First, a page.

Album of the Week, September 9, 2023
And so we come to the end of our Summer of CTI. We’ve traced, through the admittedly very selective lens of my record collection, the history of Creed Taylor’s label, from its beginnings as a subsidiary of Verve, to its critical heights in the works of Freddie Hubbard, to the peaks of its crossover successes with Deodato and Hubert Laws, and into the long jazz-funk coda with last week’s George Benson outing.
Today’s album takes us even further down that long and winding road, to a place where much of the jazz has been wrung out of the funk, the most famous arrangers and contributors have moved on, and you kind of want to ask yourself why that record is in your collection. But it comes from the hand of one of the all time great reed players, so maybe it’s a good time to shut down our preconceptions and listen.
Yusef Lateef had been playing since the 1950s, recording his first solo session in 1957 and following with a string of dates on the New Jazz, Prestige and Riverside labels, including what’s probably his best known work, Eastern Sounds (about which more will be said another time). But he never held still, musically, and he had begun to incorporate elements of soul and the blues alongside his Eastern musical influences by the mid-1960s. By the time he recorded Autophysiopsychic in 1977, these had blossomed into something like full-on funk music.
The opening track, “Robot Man,” is probably the boldest of these statements. No horns are heard for the first two minutes, just a funk backing track with Lateef singing. You might be tempted to turn it off! But after the opening two minutes comes Lateef’s soprano sax, and suddenly we’re in a very different sound space. Lateef was a careful listener and a brilliant improviser, and combined those into an absolutely rock solid jazz-funk conception. The rest of the track is pedestrian, but Lateef’s solo is incandescent, escaping into other tonalities while still staying absolutely funky.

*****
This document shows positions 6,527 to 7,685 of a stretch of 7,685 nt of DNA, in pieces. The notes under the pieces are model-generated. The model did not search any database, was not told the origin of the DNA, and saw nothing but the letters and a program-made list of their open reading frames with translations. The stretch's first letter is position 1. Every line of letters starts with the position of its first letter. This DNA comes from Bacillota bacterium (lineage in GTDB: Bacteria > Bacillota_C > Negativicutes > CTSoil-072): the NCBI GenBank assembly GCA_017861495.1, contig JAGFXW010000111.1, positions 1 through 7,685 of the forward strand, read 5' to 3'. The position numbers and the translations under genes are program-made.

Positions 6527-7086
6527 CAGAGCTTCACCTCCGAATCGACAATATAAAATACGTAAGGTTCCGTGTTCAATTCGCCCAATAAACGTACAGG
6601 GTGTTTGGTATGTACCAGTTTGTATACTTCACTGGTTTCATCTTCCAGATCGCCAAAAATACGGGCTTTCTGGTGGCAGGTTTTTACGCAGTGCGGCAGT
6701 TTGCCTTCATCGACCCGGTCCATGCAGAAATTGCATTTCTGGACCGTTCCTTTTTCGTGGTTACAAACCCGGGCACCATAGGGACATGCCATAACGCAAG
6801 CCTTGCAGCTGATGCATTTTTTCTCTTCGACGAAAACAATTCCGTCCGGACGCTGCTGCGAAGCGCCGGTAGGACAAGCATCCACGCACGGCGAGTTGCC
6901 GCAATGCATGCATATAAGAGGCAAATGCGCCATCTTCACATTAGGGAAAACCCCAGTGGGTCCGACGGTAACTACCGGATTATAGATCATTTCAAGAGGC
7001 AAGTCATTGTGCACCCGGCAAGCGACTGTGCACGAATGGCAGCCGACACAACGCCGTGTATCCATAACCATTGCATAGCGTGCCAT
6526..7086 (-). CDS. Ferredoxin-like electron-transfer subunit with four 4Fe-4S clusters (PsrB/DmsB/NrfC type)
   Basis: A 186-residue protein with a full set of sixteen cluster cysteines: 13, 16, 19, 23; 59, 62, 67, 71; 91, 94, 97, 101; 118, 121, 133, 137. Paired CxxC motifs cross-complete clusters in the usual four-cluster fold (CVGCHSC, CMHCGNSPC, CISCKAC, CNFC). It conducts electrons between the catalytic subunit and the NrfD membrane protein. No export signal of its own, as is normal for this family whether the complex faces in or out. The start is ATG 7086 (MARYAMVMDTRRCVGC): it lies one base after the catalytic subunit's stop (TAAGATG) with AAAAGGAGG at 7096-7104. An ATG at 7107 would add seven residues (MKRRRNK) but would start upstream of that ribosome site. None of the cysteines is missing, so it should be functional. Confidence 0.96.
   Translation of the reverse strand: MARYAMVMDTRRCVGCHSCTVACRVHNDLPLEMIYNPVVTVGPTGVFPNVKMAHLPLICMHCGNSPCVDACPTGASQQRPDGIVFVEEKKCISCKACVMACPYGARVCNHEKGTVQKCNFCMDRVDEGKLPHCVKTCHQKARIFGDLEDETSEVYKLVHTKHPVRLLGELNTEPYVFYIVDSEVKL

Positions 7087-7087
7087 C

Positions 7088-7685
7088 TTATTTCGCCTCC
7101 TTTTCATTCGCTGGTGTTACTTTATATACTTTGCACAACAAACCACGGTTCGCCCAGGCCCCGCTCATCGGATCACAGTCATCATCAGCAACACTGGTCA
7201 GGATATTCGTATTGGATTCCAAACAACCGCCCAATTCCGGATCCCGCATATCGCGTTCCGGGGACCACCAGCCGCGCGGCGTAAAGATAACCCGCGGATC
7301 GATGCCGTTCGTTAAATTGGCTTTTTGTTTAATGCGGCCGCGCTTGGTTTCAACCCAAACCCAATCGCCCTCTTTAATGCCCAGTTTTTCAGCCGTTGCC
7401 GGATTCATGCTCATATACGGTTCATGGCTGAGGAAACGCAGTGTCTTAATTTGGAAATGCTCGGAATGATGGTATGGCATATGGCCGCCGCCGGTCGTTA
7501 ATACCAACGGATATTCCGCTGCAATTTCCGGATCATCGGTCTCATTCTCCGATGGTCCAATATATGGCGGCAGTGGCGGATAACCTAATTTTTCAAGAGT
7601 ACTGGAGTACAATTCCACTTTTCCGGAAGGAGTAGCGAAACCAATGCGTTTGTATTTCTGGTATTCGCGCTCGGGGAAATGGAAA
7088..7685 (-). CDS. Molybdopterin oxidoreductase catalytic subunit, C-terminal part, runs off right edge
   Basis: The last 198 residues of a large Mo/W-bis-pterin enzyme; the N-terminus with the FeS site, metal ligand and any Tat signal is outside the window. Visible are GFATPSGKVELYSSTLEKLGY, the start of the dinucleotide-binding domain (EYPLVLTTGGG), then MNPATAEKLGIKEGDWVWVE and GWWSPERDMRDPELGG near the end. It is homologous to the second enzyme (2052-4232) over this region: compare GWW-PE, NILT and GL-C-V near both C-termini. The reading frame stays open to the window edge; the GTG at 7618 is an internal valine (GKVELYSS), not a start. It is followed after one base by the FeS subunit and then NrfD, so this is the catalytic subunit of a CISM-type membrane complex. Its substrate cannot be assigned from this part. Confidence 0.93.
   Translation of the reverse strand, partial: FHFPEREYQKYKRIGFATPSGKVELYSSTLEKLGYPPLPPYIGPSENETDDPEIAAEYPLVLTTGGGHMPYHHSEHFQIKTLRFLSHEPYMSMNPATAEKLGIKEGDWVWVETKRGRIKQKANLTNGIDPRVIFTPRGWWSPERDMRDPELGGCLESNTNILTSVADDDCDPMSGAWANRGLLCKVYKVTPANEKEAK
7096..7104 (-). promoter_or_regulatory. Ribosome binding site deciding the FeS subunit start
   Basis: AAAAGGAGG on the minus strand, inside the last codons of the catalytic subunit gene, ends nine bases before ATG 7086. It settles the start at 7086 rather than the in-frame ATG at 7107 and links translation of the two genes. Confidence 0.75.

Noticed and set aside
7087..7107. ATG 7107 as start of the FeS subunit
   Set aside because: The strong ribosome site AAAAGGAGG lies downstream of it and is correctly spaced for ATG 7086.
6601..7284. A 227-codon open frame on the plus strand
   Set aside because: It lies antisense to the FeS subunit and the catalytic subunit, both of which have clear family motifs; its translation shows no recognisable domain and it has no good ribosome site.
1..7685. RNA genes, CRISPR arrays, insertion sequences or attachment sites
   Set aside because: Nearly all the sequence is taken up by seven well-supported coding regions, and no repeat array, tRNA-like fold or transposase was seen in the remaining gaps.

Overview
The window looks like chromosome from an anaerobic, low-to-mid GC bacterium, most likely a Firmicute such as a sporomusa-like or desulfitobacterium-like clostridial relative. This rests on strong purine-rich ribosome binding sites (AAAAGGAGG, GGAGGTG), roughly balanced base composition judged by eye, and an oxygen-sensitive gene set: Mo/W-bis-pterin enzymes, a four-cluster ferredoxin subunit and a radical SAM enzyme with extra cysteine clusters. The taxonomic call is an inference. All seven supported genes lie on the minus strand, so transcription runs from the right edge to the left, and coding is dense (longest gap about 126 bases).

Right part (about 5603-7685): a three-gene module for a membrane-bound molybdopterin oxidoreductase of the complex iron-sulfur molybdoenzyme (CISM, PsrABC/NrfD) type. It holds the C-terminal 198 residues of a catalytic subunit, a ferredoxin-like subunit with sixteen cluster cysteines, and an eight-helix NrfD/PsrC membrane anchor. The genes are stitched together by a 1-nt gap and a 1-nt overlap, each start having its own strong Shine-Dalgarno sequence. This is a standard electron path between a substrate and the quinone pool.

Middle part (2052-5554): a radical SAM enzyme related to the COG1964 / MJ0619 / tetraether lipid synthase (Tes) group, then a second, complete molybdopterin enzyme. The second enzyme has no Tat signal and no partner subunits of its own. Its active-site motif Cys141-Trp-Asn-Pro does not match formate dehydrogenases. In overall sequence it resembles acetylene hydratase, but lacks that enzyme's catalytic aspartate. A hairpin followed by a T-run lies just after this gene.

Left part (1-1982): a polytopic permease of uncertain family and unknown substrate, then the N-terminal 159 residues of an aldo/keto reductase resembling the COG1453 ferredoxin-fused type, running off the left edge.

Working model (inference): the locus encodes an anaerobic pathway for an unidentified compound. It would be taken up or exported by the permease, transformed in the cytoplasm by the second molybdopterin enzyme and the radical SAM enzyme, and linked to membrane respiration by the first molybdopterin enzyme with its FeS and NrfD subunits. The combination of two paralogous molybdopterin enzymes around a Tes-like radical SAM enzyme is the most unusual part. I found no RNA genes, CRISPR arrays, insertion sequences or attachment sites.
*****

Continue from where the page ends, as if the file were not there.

“Look on the Right Side” fixes the backing track problem by tipping all the way over into George Clinton territory. Indeed, it is hard to tell that this track wasn’t a b-side from Chocolate City or Mothership Connection. The electric bass is squelched out, the keys and guitar keep the groove going, and Lateef’s voice has more than a little hint of Glenn Goins about it. His sax playing likewise seems to take inspiration from Maceo Parker and the rest of Clinton’s Parliament. This track also features the great Art Farmer, another player with a history stretching back to the late 1940s and the dawn of bebop. By now he had relocated to Europe and was doing pretty much whatever he wanted to, including playing a lugubriously rhythmic solo on this track. Only the relative mediocrity of Lateef’s lyrics keeps the track from being a stone classic.
“YL” (pronounced Yeel) occupies breezier territory, vibrating on the same harmonic wavelength as George Benson’s “Theme from Good King Bad” (and also written by David Matthews). The two horns open the track playing in harmony, then Lateef switches to flute for the solo. He’s a more angular player than Hubert Laws in similar territory, at one point hitting a thrilling octave plus leap in the middle of a run, but the overall impression is of a tune happily gliding along on the pillow of its own major-key chord progressions.
“Communication” finds us back in Parliament territory, with Lateef’s “stay in contact with your mind” anchoring the track to Clinton’s cosmology. But rather than scaling the lunatic heights of “Bop Gun,” Lateef keeps the track moving along at a simmer, helped by an absolutely dirty tenor sax solo. Farmer’s flugelhorn brings a key change and a different energy to the track, as though soaring above the relentless funk below. It’s a highlight of the album
“Sister Mamie” is the only track on the album to feature Lateef’s fascination with non-Western wind instruments, opening with a fanfare of sorts on the shehnai before shifting into another funk groove. Again, what could be a relatively pedestrian backing track is redeemed by a fiery solo from Lateef alongside some funky trumpet work from Farmer.
So Lateef showed another way to enliven jazz-funk, bringing intelligent and cerebral improvisation of the highest order alongside earthy Parliament-inspired funk grooves. Alas, in 1977 CTI’s time was about to run out. The label had partnered with Motown for distribution, but that deal collapsed in 1977 and led to CTI’s eventual bankruptcy in 1978. Taylor kept the label going following a restructuring, but the momentum had gone and it ceased operations in 1984, returning with new recordings once every five or six years afterwards until Taylor’s death in 2022. Jazz-funk didn’t disappear, but classical-jazz crossovers would be less common following the label’s winding down.
We’re going to change gears a little for the next few weeks and explore some of the influences that popped up on Autophysiopsychic. Do not attempt to adjust your set…
You can listen to today’s album here: